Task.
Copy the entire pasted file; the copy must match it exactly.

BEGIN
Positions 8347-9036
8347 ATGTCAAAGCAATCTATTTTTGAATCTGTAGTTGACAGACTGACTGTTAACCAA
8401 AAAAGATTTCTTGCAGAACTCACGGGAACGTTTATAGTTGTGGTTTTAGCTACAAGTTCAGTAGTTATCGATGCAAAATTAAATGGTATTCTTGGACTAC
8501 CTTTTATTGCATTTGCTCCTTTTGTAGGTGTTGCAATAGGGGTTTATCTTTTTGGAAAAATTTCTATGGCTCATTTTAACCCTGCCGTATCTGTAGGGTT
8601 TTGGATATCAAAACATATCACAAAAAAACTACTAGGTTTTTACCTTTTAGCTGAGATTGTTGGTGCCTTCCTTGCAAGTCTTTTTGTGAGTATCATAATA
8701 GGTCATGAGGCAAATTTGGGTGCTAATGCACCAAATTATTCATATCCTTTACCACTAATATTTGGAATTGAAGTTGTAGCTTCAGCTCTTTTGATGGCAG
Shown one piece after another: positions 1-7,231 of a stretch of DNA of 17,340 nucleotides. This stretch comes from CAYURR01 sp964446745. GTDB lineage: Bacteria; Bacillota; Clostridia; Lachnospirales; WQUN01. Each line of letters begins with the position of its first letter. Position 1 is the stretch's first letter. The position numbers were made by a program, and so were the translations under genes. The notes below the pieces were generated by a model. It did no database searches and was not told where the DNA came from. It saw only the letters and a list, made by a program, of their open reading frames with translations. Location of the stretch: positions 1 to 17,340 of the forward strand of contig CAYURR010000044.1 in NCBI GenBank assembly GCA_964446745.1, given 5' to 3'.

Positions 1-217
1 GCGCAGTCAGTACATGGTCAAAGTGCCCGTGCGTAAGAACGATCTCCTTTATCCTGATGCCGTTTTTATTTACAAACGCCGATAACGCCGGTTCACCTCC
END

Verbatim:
Positions 8347-9036
8347 ATGTCAAAGCAATCTATTTTTGAATCTGTAGTTGACAGACTGACTGTTAACCAA
8401 AAAAGATTTCTTGCAGAACTCACGGGAACGTTTATAGTTGTGGTTTTAGCTACAAGTTCAGTAGTTATCGATGCAAAATTAAATGGTATTCTTGGACTAC
8501 CTTTTATTGCATTTGCTCCTTTTGTAGGTGTTGCAATAGGGGTTTATCTTTTTGGAAAAATTTCTATGGCTCATTTTAACCCTGCCGTATCTGTAGGGTT
8601 TTGGATATCAAAACATATCACAAAAAAACTACTAGGTTTTTACCTTTTAGCTGAGATTGTTGGTGCCTTCCTTGCAAGTCTTTTTGTGAGTATCATAATA
8701 GGTCATGAGGCAAATTTGGGTGCTAATGCACCAAATTATTCATATCCTTTACCACTAATATTTGGAATTGAAGTTGTAGCTTCAGCTCTTTTGATGGCAG
Shown one piece after another: positions 1-7,231 of a stretch of DNA of 17,340 nucleotides. This stretch comes from CAYURR01 sp964446745. GTDB lineage: Bacteria; Bacillota; Clostridia; Lachnospirales; WQUN01. Each line of letters begins with the position of its first letter. Position 1 is the stretch's first letter. The position numbers were made by a program, and so were the translations under genes. The notes below the pieces were generated by a model. It did no database searches and was not told where the DNA came from. It saw only the letters and a list, made by a program, of their open reading frames with translations. Location of the stretch: positions 1 to 17,340 of the forward strand of contig CAYURR010000044.1 in NCBI GenBank assembly GCA_964446745.1, given 5' to 3'.

Positions 1-217
1 GCGCAGTCAGTACATGGTCAAAGTGCCCGTGCGTAAGAACGATCTCCTTTATCCTGATGCCGTTTTTATTTACAAACGCCGATAACGCCGGTTCACCTCC